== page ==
February 1, 2012 @ 11:13 PM



Just recently I was asked about how I stay motivated.  This person had lost the desire to exercise and let “life” get in the way of her health.  She admitted that the best time in her life was when she ate better, exercised, and saw the positive side of things.  She missed those good old days and wanted it all back but she lacked the motivation to begin.  I’m sure she’s not alone.  Many people express their desire to make positive changes in their lives but they either lack the motivation to begin or the will to continue once they get started.  The following exercise is simple to do and can help you find that spark to get you going.

In my experience, motivation comes from an emotion that is attached to a goal.  Motivation comes from discovering the real reason for wanting to achieve that goal.  Before I explain any further, please take a minute to grab a pen and paper, and get ready to answer a few questions.  This is a very simple yet valuable exercise that can help bring instant motivation.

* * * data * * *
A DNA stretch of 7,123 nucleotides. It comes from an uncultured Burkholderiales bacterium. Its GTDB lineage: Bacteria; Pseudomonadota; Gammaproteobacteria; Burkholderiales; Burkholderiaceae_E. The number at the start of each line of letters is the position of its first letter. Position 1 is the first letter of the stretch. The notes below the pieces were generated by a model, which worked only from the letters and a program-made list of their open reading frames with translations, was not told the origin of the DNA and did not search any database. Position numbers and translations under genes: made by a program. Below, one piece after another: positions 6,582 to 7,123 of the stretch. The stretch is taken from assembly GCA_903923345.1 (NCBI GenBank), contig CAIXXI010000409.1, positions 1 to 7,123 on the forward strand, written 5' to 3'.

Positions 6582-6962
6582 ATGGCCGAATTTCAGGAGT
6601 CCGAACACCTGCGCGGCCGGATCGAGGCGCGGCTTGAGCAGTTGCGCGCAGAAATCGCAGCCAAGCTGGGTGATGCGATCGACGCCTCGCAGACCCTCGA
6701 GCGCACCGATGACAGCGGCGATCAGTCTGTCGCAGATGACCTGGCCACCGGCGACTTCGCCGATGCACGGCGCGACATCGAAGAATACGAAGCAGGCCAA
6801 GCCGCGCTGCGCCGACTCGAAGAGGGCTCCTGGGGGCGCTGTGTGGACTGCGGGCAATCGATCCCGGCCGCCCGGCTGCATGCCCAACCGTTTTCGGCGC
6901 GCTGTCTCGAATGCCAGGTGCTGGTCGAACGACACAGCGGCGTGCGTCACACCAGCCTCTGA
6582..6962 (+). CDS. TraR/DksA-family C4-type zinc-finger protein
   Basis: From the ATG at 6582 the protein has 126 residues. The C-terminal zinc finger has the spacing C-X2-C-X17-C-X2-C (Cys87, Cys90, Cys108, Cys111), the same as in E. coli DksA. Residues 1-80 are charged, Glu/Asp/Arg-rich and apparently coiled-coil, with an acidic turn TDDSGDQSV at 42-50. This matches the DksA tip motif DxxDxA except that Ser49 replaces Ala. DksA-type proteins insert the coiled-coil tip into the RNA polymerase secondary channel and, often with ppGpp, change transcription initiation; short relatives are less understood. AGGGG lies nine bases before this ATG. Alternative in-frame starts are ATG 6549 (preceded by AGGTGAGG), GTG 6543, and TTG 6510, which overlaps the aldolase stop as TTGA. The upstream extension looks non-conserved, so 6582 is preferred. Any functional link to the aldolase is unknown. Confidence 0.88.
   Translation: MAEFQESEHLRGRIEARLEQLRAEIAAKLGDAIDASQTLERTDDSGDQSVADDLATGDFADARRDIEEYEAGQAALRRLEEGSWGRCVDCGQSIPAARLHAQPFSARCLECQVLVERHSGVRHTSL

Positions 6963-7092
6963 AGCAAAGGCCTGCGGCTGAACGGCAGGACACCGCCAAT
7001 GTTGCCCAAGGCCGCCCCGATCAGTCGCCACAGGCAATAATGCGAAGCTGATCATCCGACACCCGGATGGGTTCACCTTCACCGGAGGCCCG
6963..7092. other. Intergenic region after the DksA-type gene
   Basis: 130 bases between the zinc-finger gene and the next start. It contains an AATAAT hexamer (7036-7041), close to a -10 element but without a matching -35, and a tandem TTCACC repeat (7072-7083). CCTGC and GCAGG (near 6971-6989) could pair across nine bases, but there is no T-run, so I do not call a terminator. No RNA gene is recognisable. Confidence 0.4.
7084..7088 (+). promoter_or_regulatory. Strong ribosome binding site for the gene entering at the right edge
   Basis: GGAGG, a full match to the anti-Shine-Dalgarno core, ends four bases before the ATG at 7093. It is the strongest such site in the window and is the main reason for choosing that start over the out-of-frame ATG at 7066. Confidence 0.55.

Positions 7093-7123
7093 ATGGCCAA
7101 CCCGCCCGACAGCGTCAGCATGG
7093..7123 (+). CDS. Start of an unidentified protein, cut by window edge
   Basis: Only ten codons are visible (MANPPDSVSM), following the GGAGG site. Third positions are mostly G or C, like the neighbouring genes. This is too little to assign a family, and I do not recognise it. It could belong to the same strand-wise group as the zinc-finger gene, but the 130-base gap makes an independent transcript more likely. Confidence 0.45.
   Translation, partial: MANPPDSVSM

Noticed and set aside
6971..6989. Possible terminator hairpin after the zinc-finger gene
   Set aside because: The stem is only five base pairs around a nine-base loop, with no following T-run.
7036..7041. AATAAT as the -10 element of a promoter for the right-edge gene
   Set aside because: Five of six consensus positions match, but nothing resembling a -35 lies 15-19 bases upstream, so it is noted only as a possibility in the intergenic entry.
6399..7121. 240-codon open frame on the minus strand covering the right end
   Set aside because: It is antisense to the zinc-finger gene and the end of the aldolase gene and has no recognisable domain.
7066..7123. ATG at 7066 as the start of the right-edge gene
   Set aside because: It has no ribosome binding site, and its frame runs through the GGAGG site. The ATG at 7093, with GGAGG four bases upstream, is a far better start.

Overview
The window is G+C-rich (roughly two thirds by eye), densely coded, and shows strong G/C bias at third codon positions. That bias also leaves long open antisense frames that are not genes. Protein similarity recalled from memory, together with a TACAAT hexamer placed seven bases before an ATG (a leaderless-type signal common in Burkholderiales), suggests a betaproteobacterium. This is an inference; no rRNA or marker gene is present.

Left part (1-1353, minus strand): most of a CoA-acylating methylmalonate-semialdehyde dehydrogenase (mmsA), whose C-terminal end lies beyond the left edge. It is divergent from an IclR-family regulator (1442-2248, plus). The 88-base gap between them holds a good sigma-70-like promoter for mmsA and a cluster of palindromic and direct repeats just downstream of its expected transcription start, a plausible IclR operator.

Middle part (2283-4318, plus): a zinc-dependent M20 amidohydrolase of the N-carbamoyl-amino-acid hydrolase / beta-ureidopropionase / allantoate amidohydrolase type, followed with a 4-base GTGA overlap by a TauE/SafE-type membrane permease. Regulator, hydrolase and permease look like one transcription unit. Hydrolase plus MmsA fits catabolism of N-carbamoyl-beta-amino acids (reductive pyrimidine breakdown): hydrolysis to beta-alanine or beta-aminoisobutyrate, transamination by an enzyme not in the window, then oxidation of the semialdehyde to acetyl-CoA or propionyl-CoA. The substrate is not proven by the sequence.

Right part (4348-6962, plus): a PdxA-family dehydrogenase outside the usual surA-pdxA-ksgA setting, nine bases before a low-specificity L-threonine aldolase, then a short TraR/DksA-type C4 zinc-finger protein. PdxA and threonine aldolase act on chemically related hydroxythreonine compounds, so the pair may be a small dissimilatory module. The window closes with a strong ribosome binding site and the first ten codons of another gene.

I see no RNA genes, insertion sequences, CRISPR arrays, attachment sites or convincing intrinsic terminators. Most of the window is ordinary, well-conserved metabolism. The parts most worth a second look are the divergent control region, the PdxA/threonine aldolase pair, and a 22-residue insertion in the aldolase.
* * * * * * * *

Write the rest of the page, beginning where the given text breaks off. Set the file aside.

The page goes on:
Step 1:

To begin, determine your goal and the steps you need to take in order to achieve it.  For example, if weight loss is a goal, you’ll need to exercise more and eat better.  Be clear on what it is that you want to achieve.  The next step is to determine why you want to achieve that goal.  For example, why do you want to lose weight?  Is it to look better in the mirror?  Is it to feel better in your clothes?  Or is it to receive nice comments from others?  Be as specific as possible and keep asking yourself “why” until you have found as many answers as you can.  Take a minute to write down your thoughts and answers.

Step 2:

Recognize that if you don’t begin to take the necessary steps to reach your goals, such as exercise more and eat better, all those things that you just wrote down won’t happen.

Now imagine yourself 6 months from now.  If you started to exercise and eat better, how would that make you feel? What would you see when you looked into the mirror? What would you hear others saying about you?  Take a minute to think about this and write down your thoughts.  Do any of these questions stir up emotions that inspire you to get started?

The Bottom Line

Remember that your goal must be tied to an emotion.  Using myself as an example, after each of my deliveries, I couldn’t stand the way I felt or looked.  I felt gross and I hated my shape when I looked in the mirror.  That post-pregnancy feeling and appearance was enough emotional motivation to get me to exercise on a daily basis.

Whenever you find yourself making excuses, remember the “feeling”, “sight” or “words” that push your emotional buttons and you’ll instantly get motivated to make a change.  It’s as simple as that.


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